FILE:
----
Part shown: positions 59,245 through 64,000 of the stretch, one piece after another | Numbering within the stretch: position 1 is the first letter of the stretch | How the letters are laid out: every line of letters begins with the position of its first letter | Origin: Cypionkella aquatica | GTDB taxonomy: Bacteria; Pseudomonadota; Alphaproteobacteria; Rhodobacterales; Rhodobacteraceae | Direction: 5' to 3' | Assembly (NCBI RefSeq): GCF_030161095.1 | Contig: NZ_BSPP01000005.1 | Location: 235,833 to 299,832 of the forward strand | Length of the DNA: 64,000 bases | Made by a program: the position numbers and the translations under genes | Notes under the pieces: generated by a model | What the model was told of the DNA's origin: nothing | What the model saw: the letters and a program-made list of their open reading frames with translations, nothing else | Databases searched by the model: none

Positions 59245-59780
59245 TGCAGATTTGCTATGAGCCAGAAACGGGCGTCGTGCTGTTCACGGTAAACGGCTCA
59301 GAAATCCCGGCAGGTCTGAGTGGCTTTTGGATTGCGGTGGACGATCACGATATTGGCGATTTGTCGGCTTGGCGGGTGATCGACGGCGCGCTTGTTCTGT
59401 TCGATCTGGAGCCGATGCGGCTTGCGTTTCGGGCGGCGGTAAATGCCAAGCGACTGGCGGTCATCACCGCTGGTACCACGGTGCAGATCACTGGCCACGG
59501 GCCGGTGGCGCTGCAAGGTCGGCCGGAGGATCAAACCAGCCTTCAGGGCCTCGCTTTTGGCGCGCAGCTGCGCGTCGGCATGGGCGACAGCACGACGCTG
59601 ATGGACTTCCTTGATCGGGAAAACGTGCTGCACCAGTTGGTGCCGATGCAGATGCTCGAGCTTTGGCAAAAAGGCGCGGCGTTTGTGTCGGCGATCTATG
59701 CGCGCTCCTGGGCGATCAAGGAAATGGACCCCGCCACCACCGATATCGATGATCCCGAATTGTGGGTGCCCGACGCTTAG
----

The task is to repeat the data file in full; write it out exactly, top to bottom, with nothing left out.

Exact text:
Part shown: positions 59,245 through 64,000 of the stretch, one piece after another | Numbering within the stretch: position 1 is the first letter of the stretch | How the letters are laid out: every line of letters begins with the position of its first letter | Origin: Cypionkella aquatica | GTDB taxonomy: Bacteria; Pseudomonadota; Alphaproteobacteria; Rhodobacterales; Rhodobacteraceae | Direction: 5' to 3' | Assembly (NCBI RefSeq): GCF_030161095.1 | Contig: NZ_BSPP01000005.1 | Location: 235,833 to 299,832 of the forward strand | Length of the DNA: 64,000 bases | Made by a program: the position numbers and the translations under genes | Notes under the pieces: generated by a model | What the model was told of the DNA's origin: nothing | What the model saw: the letters and a program-made list of their open reading frames with translations, nothing else | Databases searched by the model: none

Positions 59245-59780
59245 TGCAGATTTGCTATGAGCCAGAAACGGGCGTCGTGCTGTTCACGGTAAACGGCTCA
59301 GAAATCCCGGCAGGTCTGAGTGGCTTTTGGATTGCGGTGGACGATCACGATATTGGCGATTTGTCGGCTTGGCGGGTGATCGACGGCGCGCTTGTTCTGT
59401 TCGATCTGGAGCCGATGCGGCTTGCGTTTCGGGCGGCGGTAAATGCCAAGCGACTGGCGGTCATCACCGCTGGTACCACGGTGCAGATCACTGGCCACGG
59501 GCCGGTGGCGCTGCAAGGTCGGCCGGAGGATCAAACCAGCCTTCAGGGCCTCGCTTTTGGCGCGCAGCTGCGCGTCGGCATGGGCGACAGCACGACGCTG
59601 ATGGACTTCCTTGATCGGGAAAACGTGCTGCACCAGTTGGTGCCGATGCAGATGCTCGAGCTTTGGCAAAAAGGCGCGGCGTTTGTGTCGGCGATCTATG
59701 CGCGCTCCTGGGCGATCAAGGAAATGGACCCCGCCACCACCGATATCGATGATCCCGAATTGTGGGTGCCCGACGCTTAG